Chapter One: Dottie

I woke up with the rising sun as I had the day before. I’d spent the majority of the last two weeks in a windowless lab inputting data that, ultimately, made no sense to our computers. I worked out of Kaster, my home city.

When I first took this contract with General Rouhr and his scientists, they wanted me to move to Nyhiem to work. I declined.

When bad things happened, they happened in Nyhiem first. The anti-alien radicals had a huge foothold in that city. Not long ago, there’d been a shooting that nearly killed the mayor of Nyhiem and her personal bodyguard or something like that.

No way was I about to relocate to such a dangerous place.

Besides, I loved Kaster. My family lived there since the city was first founded. The Xathi did a number on it which was all the more reason or me not to leave.

The sunlit stretch of the tent above me did nothing to stop the brightness of the morning sun from creeping in. That’s how I liked it. I was a sunlight creature. Cloudy days put me in a bad mood. Back home, the running joke was that I was secretly part plant and that’s why I became an environmental scientist.

I stepped out of my tent to bask in the morning rays. I arrived here yesterday, too late in the evening to warrant setting up my equipment.

This was my first time back since the Puppet Master was attacked by a group of anti-alien radicals. While I was glad I wasn’t here during the attack, I felt terrible for not being there to defend the Puppet Master.

His exposed vines were singed and slashed. Today, I planned to take samples from the wounds to see what the radicals used.

A hole had been blown in the northeast side of the crater making a tunnel. I walked across the expanse of the crater and through the mouth of the tunnel. Thick vines lined the cavern walls. The deeper into the earth I went, the fewer injuries I saw on the Puppet Master’s vines.

When I found a location free of injuries, I placed my hand against a cool, firm vine.

“Welcome, Dottie,” came the layered voice of the Puppet Master in my head. “I predicted you’d be deployed here.”

“How are you?” I asked. “Are you in any pain?”

“Some but I will soon heal.”

“How do you heal?” I took out my recorder. Since the Puppet Master’s voice was purely telepathic, I couldn’t record him directly. I planned on repeating everything he said to me out loud.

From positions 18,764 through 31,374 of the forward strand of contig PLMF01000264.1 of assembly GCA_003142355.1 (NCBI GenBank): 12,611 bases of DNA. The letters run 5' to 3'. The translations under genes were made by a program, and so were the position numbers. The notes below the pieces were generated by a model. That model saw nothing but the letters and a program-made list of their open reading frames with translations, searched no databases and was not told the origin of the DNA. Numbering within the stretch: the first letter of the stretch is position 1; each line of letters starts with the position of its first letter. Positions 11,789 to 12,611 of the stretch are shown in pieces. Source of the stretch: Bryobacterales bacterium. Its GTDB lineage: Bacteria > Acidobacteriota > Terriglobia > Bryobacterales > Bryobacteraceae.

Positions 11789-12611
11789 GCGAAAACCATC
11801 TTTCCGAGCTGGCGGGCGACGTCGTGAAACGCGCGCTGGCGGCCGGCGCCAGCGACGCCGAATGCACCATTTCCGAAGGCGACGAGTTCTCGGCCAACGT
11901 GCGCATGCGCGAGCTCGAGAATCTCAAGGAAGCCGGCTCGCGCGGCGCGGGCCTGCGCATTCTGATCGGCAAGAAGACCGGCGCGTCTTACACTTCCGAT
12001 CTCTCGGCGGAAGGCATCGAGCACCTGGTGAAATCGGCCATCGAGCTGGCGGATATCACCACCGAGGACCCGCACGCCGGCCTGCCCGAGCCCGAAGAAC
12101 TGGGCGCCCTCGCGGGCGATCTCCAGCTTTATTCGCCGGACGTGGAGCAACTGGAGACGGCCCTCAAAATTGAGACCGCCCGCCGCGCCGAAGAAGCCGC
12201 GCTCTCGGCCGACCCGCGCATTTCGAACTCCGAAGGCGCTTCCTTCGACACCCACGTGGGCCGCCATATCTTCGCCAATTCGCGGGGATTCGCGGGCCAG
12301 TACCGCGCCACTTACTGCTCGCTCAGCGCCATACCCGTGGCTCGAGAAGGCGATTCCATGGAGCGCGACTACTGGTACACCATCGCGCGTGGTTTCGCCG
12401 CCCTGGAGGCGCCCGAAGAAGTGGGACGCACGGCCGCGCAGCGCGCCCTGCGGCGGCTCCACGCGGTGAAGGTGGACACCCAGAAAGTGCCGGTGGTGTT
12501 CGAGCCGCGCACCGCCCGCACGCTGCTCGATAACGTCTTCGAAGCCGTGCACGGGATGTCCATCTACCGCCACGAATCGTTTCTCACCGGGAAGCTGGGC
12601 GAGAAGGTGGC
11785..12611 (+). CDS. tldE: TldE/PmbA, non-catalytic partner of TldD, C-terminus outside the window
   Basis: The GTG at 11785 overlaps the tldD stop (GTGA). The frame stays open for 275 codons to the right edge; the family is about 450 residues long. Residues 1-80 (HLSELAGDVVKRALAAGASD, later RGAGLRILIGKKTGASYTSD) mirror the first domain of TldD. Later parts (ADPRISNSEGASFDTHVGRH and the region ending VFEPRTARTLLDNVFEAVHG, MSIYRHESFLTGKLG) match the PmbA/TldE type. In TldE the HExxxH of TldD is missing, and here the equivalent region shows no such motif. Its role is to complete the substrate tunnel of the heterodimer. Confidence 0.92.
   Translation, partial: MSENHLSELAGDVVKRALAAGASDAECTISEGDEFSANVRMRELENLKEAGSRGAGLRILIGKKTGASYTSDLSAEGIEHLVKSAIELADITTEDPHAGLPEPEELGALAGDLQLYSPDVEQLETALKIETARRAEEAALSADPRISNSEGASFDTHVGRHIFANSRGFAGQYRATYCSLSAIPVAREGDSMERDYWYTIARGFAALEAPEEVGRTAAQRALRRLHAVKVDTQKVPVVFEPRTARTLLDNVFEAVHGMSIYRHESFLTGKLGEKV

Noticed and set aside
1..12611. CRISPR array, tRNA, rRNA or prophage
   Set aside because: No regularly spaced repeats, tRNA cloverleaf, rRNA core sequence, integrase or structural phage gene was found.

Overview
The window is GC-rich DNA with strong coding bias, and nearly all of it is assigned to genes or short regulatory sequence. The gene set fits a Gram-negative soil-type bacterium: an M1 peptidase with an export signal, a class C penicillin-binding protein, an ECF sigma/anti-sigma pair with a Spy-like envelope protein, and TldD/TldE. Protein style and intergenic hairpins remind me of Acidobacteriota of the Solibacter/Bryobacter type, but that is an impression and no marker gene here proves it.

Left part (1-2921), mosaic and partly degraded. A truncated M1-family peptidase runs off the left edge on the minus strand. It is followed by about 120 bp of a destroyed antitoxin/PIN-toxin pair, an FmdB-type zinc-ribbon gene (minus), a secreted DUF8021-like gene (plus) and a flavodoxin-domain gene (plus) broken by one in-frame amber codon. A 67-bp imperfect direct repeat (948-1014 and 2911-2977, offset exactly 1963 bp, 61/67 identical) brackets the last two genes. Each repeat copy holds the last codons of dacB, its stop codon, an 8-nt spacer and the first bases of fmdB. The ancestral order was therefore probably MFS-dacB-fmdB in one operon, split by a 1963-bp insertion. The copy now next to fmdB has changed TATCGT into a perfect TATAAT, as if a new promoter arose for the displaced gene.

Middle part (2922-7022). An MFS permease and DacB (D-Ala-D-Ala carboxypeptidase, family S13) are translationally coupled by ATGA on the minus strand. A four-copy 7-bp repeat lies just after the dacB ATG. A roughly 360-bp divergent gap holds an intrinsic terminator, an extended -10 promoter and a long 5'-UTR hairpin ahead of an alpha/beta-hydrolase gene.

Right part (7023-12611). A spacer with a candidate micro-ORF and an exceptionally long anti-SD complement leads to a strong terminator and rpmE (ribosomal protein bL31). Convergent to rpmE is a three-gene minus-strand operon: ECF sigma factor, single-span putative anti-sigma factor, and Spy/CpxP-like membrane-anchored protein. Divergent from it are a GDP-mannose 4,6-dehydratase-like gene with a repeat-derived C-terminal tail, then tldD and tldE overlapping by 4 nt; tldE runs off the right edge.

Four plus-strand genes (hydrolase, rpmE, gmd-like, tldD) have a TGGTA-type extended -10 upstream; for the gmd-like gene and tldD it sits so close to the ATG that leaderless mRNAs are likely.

“I generate my own healing enzymes that can repair wounds,” he explained. “Don’t be too impressed. You do the same thing when you’re injured.”

I laughed as I repeated his answer.

“At the core of all things, I am a lifeform just as you are despite the fact that I am what you would call ancient,” he continued. “Pay close enough attention and you will find we have more similarities than we do differences.”

That’s why I loved talking to the Puppet Master. He had the ability to make me feel so small yet so significant at the same time.

“We refer to you as male,” I prompted. “Does that mean there are females too?”

“Male and female refers to reproductive capabilities. My species does not reproduce. We are eternal.”

“Then where did you come from?”

“That even I can’t tell you,” he said. “One instant I was not. The next instant I was. In the history of this universe, I am but a youngling in the footsteps of those that came before me. While I may have knowledge over my eons of existence, I have but scratched the surface of our reality.”

“You’re a mystery.” I affectionately patted the vines. “I like solving mysteries.”

“I will tell you what I know though I can’t promise your limited brain will be able to comprehend it,” he said.


“That was not meant to be insulting. It is simply true.”

“I know.”

“You’re very intelligent for a human.” A thin tendril reached out to wrap around my wrist. It was the Puppet Master’s equivalent of a pat on the shoulder.

“You’re lucky I like you so much,” I teased. “Let’s move back to your healing abilities. Do they extend to only your own body or the rest of the planet?”

“The rest of the planet is my body. I am simply the heart and the mind.”

“I know but I need a way to measure that,” I chuckled.

“Some things are incapable of being measured in a lab.”

“Don’t start getting philosophical on me.”

“All life is philosophical when it contemplates its existence, child.”

I liked explaining new things to the Puppet Master. It made me feel less useless.

“Long ago back on Earth a bunch of guys sat around and asked questions that appeared to have simple answers but were really far more complicated than originally anticipated. Even with all of our advancements, we still can’t answer most of them.”

“Such as?”

“My favorite has always been what is the true reality? If a group of people simultaneously witness the same event, each has a slightly different perception. Which one is the true one?”

“Excellent,” the Puppet Master hummed.

“What is?”

“The answer you seek is found in the question itself.”

And that’s how I learned the Puppet Master enjoyed philosophy. 

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